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A guide to homebuyer surveys

Getting a survey before you buy a new home is an excellent way of protecting your investment and getting a jump on potential issues.

4 min read

Often, major structural issues aren’t easy to spot unless you’re a trained professional, so having a survey carried out on a property you’re buying can be invaluable and can help you avoid any significant repair bills further down the line.

In fact, according to the Royal Institute of Chartered Surveyors (RICS) the average buyer goes on to spend an additional £5,750 on repairs after they have purchased a property. But, by having a survey conducted before you purchase, you could reduce or even avoid this altogether. That’s because if a survey does highlight any issues, you then have the opportunity to flag them with your vendor and either request that they rectify them before you exchange or, using your survey as evidence, negotiate a discount on your offer price to cover the repair work needed.

Misconceptions about house surveys

The issue is, many buyers believe the valuation carried out by the mortgage lender is an assessment of the condition of the property - but that’s not the case. A valuation is on behalf of the mortgage lender and simply checks to ensure that the property is worth the amount of money you’re borrowing against it. This is purely for the benefit of the lender, not for the benefit of the buyer. So, if you want to find out the condition of the property in more detail, you’ll need to commission a survey.

Another misconception is that your mortgage lender will arrange your survey for you. That’s not the case either. If you decide that you would like a survey in addition to your mortgage valuation, then you’ll need to arrange and pay for this yourself. However, many solicitors and conveyancers are able to help. Just let them know as soon as you can – ideally when you first instruct them – that you’d like a survey as well as a mortgage valuation, then they’ll then be able to manage the paperwork and potentially help to find you a surveyor to instruct.

As with a mortgage valuation, the only person who can carry out a survey is a chartered surveyor. In most cases, they’ll be a member of the Royal Institution of Chartered Surveyors (RICS). There are actually four main types of surveys available, all of varying levels of detail.

How much does a house survey cost?

As a general rule of thumb, the more detailed the house survey, the more it costs, however, prices do vary depending on:

  • 1) Which firm you use
  • 2) The value of the property
  • 3) The type of property

What types of house surveys are available?

Condition report

This is the most basic form of survey and provides a high-level description of the condition of the property. It also highlights any major risks or defects which may require urgent attention, as well as any potential legal issues, however you won’t receive any advice on how to deal with them. A condition report is suitable for most conventional types of property and is the cheapest type of survey available. You can expect to pay from around £300 upwards.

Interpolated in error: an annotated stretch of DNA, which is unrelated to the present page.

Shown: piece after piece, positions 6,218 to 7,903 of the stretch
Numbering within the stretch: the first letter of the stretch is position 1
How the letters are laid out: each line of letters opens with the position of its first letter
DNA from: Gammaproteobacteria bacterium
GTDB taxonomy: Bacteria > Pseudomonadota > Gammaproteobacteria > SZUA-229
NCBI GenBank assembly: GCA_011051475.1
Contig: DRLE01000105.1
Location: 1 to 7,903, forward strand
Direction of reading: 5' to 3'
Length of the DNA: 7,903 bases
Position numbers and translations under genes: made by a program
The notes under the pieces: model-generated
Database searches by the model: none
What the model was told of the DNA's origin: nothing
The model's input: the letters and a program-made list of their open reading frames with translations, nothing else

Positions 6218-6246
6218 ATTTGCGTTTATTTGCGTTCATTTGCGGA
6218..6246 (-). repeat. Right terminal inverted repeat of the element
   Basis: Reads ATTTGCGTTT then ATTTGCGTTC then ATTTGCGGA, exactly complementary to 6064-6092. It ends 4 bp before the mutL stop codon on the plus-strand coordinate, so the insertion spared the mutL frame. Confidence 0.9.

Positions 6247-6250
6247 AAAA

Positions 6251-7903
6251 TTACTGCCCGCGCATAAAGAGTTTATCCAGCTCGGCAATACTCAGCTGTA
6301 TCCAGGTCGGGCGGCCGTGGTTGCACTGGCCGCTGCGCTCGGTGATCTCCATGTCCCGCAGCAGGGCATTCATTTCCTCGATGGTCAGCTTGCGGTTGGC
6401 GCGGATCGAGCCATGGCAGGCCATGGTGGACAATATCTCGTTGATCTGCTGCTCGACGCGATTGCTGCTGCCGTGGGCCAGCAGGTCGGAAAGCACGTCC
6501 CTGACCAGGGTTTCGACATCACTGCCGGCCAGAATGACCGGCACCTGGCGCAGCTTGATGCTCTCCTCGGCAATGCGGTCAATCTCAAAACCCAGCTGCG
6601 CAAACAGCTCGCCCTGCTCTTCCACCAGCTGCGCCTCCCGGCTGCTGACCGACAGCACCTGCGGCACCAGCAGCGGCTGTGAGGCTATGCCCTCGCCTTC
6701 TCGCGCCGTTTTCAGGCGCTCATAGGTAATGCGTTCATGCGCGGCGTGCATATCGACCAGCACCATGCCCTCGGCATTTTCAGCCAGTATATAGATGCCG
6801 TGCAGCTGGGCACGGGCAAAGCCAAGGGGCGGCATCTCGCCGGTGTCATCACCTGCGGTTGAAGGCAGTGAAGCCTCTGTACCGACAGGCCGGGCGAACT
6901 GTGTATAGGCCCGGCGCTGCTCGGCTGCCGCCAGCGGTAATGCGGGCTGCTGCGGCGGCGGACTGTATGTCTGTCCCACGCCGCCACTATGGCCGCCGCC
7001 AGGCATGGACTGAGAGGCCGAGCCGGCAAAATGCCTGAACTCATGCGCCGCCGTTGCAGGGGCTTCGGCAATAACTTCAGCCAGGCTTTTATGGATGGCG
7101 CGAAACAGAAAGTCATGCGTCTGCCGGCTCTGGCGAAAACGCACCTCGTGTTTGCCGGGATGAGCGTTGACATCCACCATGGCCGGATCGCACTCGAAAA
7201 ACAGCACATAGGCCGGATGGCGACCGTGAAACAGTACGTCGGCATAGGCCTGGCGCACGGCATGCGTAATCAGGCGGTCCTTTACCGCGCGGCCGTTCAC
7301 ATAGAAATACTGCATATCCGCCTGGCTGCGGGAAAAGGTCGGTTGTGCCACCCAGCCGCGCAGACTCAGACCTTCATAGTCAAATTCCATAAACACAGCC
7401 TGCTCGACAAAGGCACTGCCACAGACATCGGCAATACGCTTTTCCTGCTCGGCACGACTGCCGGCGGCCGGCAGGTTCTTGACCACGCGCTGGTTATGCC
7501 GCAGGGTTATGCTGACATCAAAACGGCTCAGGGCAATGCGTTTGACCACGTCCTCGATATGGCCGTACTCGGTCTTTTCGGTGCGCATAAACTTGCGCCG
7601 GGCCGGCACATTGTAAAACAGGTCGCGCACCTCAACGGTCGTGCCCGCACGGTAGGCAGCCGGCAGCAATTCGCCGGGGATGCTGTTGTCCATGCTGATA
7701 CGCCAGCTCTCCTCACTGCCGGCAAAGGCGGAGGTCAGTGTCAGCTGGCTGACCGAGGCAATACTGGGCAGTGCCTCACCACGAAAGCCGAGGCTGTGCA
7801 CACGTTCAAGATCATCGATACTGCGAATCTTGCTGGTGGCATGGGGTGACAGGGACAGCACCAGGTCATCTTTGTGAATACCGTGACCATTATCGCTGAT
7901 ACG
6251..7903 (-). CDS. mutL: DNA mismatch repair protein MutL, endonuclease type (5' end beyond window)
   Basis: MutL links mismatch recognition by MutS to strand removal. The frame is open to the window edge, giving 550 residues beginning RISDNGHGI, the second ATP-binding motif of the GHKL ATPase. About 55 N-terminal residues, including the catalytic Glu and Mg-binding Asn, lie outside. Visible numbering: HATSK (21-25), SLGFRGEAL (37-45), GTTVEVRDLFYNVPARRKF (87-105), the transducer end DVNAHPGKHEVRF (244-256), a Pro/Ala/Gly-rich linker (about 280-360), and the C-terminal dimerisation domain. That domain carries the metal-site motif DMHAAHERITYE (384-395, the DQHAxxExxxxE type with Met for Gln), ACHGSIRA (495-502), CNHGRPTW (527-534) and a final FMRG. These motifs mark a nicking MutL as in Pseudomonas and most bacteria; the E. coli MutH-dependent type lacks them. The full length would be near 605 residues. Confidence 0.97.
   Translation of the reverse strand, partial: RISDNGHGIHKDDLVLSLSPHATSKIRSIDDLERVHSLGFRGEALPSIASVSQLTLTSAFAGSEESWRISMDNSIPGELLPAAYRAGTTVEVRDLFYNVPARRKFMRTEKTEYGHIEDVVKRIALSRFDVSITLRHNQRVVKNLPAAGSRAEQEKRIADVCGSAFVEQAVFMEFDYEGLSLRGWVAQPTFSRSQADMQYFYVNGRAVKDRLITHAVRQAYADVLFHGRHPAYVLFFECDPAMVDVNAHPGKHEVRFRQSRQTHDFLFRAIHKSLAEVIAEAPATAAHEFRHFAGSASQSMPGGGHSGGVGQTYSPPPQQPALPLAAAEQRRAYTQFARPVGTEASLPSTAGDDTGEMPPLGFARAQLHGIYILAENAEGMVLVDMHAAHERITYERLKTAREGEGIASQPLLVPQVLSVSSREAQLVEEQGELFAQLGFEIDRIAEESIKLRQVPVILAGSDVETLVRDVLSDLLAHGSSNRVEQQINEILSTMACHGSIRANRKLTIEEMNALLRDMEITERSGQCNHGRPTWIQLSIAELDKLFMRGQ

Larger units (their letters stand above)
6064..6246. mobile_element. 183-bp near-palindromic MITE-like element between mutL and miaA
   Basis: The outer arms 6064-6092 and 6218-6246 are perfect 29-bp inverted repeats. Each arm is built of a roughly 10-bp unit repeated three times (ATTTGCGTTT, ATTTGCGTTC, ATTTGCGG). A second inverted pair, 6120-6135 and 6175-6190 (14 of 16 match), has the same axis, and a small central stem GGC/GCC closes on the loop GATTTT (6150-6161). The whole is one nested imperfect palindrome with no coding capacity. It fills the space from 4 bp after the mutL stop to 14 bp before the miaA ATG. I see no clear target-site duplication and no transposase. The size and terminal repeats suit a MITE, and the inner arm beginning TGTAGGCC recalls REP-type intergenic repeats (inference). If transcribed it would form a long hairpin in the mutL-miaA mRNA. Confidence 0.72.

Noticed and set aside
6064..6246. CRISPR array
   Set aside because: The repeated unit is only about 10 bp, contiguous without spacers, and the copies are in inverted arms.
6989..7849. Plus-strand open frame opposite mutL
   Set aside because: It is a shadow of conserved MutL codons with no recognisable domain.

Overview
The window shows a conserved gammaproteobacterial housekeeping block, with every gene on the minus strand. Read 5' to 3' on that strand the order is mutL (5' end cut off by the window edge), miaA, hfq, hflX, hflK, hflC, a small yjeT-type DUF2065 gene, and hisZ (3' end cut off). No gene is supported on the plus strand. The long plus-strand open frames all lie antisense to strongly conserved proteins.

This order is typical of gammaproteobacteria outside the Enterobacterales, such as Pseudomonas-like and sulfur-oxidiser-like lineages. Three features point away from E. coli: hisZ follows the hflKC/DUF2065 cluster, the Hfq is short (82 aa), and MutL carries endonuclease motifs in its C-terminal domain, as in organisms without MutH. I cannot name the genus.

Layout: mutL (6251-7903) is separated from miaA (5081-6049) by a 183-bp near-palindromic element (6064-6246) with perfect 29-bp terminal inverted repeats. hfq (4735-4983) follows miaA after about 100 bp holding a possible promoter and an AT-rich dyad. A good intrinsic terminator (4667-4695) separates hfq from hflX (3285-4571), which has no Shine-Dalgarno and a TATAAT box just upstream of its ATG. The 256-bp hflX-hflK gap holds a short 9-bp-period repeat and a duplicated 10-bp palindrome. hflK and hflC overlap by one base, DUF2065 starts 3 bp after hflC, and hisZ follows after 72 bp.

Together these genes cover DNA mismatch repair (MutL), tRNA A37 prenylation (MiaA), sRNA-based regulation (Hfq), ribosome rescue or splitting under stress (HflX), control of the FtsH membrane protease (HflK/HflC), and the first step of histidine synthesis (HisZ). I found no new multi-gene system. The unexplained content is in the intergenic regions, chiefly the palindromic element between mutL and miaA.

HomeBuyer report

A step up from the basic Condition Report, this type of survey will help to identify any significant structural problems, for example, subsidence or damp, together with any other major defects with the interior or exterior of the property. Suitable for properties in reasonable condition, whilst this type of survey will highlight any significant issues, it won’t go into a lot of detail. For example, a HomeBuyer Report doesn’t include an inspection behind the walls or under the floorboards. However, it is the most requested type of survey by purchasers. You can expect to pay approximately £350 upwards.

New-build snagging survey

This is a relatively new type of survey, and as the name suggests, provides a professional and independent inspection of a new build property. As a result, it may highlight issues that the builder or developer needs to rectify before you complete your purchase. This type of survey could be worth considering to ensure that the purchase of your new home runs smoothly, as otherwise remedial works may need to be carried out after you’ve moved in. You can expect to pay around £350 upwards.

Building or full structural survey

The most detailed form of survey, this is a good choice if you’re buying an older property – particularly if it’s Listed – or a home that you already believe requires a significant amount of work. This type of survey will not only list any defects the surveyor finds but will provide detailed advice on the repairs required. It will also include the surveyor’s opinion on any potentially ‘hidden’ defects or areas of the property that may require attention in the future. Due to the level of detail included, this is the most expensive form of survey. However, if you’re spending a considerable amount of money on a property, or it’s very old and you’re concerned about future repairs and expenditure, it may be something to consider. Prices generally start at around £500 but can be significantly higher, depending on the size of the property and its value.

One final tip: if you decide to have a survey, do try to have it carried out as close to your mortgage valuation as possible. That’s because if it does highlight any issues, at least you’ll find out early in the process, which then gives you the opportunity to renegotiate the purchase price. In the worst-case scenario, if the survey highlights a defect that really puts you off, it’s best to find out sooner rather than later before you’re too far advanced with the process and have racked up a large solicitor’s bill. Hopefully, though, neither of these things will happen, and instead, you’ll have the peace of mind that you won’t be met with an unexpectedly large bill just after you move in.

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